A little salt goes a long way


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Posted Online: March 25, 2013, 12:33 pm
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Bushra Tayh, btayh@qconline.com
DEAR DOCTOR K: I've always enjoyed my food well-seasoned. Now my doctor wants me to cut down on my salt intake. Any suggestions?
DEAR READER: Salt (sodium chloride) is like many other things in our food: We need it, just not in the amounts we take in. For most of us, the salt in our diet is too much of a good thing.
Salt helps our nerves transmit impulses. Muscle fibers need salt to contract and relax. Sodium helps the body maintain a proper fluid balance. (Not to mention it makes our food taste good!) But it doesn't take much sodium to accomplish any of these essential jobs. And consuming too much salt can put you at risk for high blood pressure, stroke and heart problems.
How can you cut down? Start by getting a sense of where the salt in your diet comes from. I've put a table on my website, AskDoctorK.com, that lists the top sources of sodium in the American diet. You might be surprised by how much salt there is in certain foods.
The most sodium-heavy foods we eat tend to be processed ones. So minimize the amount of foods that are salted, smoked or cured, such as cold cuts, bacon and cheese. The same goes for canned soups and vegetables, mixes for baked goods and other prepared foods that are high in salt. With packaged foods you get in the market, the Nutrition Source label tells you how much salt is in the food. With canned soups, for example, you'll find some have a lot less than others.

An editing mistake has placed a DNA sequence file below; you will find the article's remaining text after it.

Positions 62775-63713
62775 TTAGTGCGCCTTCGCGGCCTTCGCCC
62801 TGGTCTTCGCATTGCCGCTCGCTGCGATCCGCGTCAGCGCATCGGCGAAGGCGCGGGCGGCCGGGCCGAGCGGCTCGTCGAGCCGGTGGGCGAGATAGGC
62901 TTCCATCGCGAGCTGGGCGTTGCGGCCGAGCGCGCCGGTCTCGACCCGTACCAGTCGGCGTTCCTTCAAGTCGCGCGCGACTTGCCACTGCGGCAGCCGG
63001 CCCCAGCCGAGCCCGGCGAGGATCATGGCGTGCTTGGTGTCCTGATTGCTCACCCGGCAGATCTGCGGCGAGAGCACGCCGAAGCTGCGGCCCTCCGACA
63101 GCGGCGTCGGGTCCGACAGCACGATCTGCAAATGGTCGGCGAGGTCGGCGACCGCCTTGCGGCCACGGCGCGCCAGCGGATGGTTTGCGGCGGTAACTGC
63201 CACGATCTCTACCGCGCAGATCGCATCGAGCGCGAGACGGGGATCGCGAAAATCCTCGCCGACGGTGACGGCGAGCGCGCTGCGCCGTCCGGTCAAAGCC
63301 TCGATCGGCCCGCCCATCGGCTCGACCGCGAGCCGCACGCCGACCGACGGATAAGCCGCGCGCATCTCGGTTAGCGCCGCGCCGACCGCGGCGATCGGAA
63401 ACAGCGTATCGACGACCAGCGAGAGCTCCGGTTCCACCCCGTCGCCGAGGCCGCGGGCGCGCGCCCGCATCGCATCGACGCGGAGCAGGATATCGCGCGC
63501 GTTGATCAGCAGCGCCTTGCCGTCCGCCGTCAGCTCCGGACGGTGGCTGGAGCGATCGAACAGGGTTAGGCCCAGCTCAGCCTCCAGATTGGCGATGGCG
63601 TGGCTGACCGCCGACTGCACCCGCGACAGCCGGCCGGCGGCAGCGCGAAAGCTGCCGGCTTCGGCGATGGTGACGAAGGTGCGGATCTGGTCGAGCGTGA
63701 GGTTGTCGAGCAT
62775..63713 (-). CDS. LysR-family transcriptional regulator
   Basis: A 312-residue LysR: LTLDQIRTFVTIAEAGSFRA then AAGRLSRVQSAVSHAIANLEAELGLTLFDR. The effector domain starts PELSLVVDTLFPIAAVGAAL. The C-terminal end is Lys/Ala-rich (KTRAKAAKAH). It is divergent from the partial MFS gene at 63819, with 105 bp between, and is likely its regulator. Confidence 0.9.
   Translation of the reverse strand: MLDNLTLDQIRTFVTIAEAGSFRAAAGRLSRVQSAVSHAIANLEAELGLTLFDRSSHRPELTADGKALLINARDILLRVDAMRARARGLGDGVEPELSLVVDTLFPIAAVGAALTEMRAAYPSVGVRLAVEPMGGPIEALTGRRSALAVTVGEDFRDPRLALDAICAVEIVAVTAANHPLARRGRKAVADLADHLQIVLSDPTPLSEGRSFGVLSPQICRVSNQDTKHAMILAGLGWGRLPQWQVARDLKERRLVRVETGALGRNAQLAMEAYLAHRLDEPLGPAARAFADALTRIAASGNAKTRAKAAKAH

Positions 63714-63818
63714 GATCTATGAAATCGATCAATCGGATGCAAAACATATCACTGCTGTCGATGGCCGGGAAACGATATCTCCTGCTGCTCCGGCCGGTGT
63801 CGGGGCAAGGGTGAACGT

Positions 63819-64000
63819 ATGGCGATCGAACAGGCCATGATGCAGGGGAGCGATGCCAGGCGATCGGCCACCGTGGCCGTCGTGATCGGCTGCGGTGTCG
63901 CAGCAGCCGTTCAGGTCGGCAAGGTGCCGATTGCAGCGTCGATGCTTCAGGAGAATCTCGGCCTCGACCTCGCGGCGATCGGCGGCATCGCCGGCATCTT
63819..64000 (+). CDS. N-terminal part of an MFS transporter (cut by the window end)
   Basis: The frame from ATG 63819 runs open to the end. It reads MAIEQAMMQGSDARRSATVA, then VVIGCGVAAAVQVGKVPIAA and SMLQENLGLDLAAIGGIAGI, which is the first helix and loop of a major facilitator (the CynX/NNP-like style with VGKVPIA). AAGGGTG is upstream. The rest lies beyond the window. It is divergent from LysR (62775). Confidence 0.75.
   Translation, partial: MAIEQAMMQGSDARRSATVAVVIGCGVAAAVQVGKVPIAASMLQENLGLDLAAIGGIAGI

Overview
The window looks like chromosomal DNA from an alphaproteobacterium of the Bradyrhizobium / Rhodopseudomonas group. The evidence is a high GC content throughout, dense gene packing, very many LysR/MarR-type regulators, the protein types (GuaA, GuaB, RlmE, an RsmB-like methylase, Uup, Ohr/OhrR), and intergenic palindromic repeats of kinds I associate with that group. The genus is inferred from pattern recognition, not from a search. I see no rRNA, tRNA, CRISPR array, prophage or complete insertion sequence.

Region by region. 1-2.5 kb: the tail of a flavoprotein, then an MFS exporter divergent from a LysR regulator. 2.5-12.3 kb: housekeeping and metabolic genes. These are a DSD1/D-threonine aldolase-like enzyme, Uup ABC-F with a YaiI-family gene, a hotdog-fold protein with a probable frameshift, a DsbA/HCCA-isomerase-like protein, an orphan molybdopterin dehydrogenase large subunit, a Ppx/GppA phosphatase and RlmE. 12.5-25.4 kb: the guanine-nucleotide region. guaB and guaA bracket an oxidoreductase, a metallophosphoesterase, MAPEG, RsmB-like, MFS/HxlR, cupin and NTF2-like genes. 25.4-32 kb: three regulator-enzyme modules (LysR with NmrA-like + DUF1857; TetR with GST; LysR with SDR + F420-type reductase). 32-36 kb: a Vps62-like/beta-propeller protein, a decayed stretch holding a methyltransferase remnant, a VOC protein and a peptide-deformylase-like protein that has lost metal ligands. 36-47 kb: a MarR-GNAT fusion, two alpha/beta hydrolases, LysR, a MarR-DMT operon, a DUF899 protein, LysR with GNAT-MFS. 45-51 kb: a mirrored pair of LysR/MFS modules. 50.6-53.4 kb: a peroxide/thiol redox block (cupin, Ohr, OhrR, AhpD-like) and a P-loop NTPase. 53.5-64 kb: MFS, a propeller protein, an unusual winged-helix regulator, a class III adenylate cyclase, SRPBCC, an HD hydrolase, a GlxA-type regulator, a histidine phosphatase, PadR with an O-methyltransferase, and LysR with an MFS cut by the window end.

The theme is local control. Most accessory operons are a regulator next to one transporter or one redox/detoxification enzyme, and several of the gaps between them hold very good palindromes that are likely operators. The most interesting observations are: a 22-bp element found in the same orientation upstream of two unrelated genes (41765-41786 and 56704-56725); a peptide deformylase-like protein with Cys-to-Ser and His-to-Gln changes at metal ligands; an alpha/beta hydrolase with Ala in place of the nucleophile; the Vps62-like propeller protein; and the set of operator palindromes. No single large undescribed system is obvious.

Replace processed foods with foods made from scratch. Eat more vegetables and fruits, which contain no added salt.
You may be skeptical, but it is entirely possible to wean yourself off a taste for salt. Your taste buds easily can adapt if you cut back a little at a time. Replace salt with herbs, spices and flavorings. Experiment with garlic, oregano, rosemary, curry, cinnamon and smoked paprika. Lemon juice and flavored vinegars, and fragrant oils such as sesame or walnut, offer a sodium-free taste boost. (But beware of store-bought sauces that tend to contain a lot of salt.)
When you eat out, if your food is being made to order, ask that it be made without salt. And ask for gravies or sauces (which tend to be loaded with salt) to be served on the side. If you're eating in a chain restaurant, it may have a menu that tells you the amount of salt (and saturated fats, cholesterol and other nutrients) in each meal.
I know how hard it can be to cut down on salt. I once had a patient who arrived at the hospital in heart failure. She swore she was following her low-salt diet. As she was being wheeled to get a chest X-ray, I saw her pull a salami out of her purse and start eating it. When I asked her about it, she shrugged. "I love it, doctor," she said. "At my age, I love it maybe more than life itself."
(Dr. Komaroff is a physician and professor at Harvard Medical School. To send questions, go to AskDoctorK.com, or write: Ask Doctor K, 10 Shattuck St., Second Floor, Boston, MA 02115.)

















 



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